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Discussion Starter · #1 ·
Has anyone used these plastic pro nuc boxes? They seem to be for transport and sales but would they be viable for long term use I.e 2-3 months?
 

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I ordered one just to take a look at it and try it out. Its only $16. I thought that if nothing else it could make a cell starter since it seems to be easy to close and well ventilated. I'll post a review after I've had a chance to use it.
 

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I ordered one to try, but came in broke. They put a gallon of HBH in the nuc, and put both in a large box with no packing. It has been 3-4 weeks ago, and Dadant still hasn't sent a replacement. That reminds me, I need to call them again.
 

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Discussion Starter · #5 ·
I ordered mine from Mann lake no problems I like them. I will definitely use more especially over the foldable jester types. I wouldn’t try to over winter in one but for short term storage a few weeks up to a couple months in summer they’ll do just fine. I don’t really understand why the frame rest come out as a separate piece I wish they were stuck in there.
 

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Haven’t bought any but have seen a lot about them, and saw them at ABF. They don’t like to be drop. And their has been some other minor problems with them. It sounds like the next batch that they make will have some minor changes. To help with the breakage problem.
 

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The plastic is to thin and brittle. They must be handled with care. I wanted to keep it on my truck to catch swarms. I was thinking that it being plastic it would be better than leaving a wooden on the truck, but they re way too fragile for that.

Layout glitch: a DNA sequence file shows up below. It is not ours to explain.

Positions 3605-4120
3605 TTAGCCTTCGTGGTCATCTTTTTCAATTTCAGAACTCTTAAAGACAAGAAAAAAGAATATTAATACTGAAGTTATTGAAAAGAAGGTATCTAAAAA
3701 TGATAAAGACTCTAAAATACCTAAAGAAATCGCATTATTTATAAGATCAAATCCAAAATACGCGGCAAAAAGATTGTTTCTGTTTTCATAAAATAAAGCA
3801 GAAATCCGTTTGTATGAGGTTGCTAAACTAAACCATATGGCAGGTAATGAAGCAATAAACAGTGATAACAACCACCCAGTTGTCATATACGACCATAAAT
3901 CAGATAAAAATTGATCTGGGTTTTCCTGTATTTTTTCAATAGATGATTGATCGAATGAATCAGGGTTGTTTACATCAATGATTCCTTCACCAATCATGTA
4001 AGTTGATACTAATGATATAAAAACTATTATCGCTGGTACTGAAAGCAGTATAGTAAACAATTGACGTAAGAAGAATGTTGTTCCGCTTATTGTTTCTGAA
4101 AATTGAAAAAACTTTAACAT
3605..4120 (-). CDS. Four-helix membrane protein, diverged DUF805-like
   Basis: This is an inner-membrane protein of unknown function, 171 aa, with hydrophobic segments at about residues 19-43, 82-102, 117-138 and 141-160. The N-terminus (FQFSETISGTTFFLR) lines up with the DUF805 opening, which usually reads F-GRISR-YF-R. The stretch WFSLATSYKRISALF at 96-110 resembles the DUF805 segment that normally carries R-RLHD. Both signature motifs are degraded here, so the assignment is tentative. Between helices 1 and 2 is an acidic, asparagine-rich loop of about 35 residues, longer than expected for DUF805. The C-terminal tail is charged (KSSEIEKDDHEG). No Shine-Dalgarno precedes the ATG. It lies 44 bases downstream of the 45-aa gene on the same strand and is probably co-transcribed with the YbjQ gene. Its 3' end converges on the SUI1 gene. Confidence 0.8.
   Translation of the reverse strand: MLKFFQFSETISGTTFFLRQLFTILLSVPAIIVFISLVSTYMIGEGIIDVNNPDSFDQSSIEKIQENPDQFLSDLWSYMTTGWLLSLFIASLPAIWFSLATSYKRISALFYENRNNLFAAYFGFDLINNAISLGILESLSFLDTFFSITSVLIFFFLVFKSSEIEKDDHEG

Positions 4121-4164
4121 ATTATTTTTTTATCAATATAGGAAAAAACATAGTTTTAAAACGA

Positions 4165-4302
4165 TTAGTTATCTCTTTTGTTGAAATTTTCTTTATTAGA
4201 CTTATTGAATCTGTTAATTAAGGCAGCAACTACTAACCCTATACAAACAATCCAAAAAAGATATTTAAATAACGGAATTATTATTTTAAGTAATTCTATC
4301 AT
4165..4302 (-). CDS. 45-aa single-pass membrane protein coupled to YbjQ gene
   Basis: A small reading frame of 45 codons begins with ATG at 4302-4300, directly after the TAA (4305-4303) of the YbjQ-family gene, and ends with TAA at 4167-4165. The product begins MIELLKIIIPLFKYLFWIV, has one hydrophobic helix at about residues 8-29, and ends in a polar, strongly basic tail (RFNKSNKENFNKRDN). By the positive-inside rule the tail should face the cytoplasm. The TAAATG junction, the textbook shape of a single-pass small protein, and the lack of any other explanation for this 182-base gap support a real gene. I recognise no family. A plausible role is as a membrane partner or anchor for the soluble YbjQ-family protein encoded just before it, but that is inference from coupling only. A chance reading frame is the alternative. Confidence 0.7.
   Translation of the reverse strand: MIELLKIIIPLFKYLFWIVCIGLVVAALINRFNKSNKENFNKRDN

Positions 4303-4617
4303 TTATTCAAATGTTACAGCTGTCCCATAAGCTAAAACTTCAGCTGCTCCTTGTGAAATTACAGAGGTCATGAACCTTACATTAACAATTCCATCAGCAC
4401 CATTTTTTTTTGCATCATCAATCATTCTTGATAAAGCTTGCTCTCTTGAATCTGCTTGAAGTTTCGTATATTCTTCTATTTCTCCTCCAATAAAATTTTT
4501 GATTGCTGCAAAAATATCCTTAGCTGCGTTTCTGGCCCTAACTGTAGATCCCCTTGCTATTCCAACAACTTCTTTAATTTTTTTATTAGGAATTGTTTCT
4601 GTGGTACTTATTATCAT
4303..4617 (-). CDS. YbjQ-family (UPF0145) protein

It looks like they are meant to be used for simple transport.

I'll continue with my Coates nucs. They cost me a few dollars each to make, and last for a few years.
 

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Agreed. Flimsy and brittle seeming. I plan on using to move bees or a swarm but don’t see leaving one out in the sun for any length of time.

Dadant sent me a new body to replace the broken one. The replacement was packaged just as poorly as the broken one, but arrived fine.
 

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I don’t really understand why the frame rest come out as a separate piece I wish they were stuck in there.
This has to do with how injection molded parts are made. With a simple molded part you have 2 parts to the mold, and all of the faces have to be aligned so when the mold is pulled apart the part can be pulled off one side. When you start adding overhangs and other odd shapes it gets much harder to make the mold. If you look at totes, the nucs, and most other medium to large sized plastic parts they have a taper on them to make them easier to mold and get out of the mold.


This video covers injection molding parts at a high level
https://www.youtube.com/watch?v=RMjtmsr3CqA
 

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I have been seeing bees that have found the sides of the pop bottle feeders. They are getting to the syrup via the two slots down the sides.
Has anyone figured out how to eliminate this.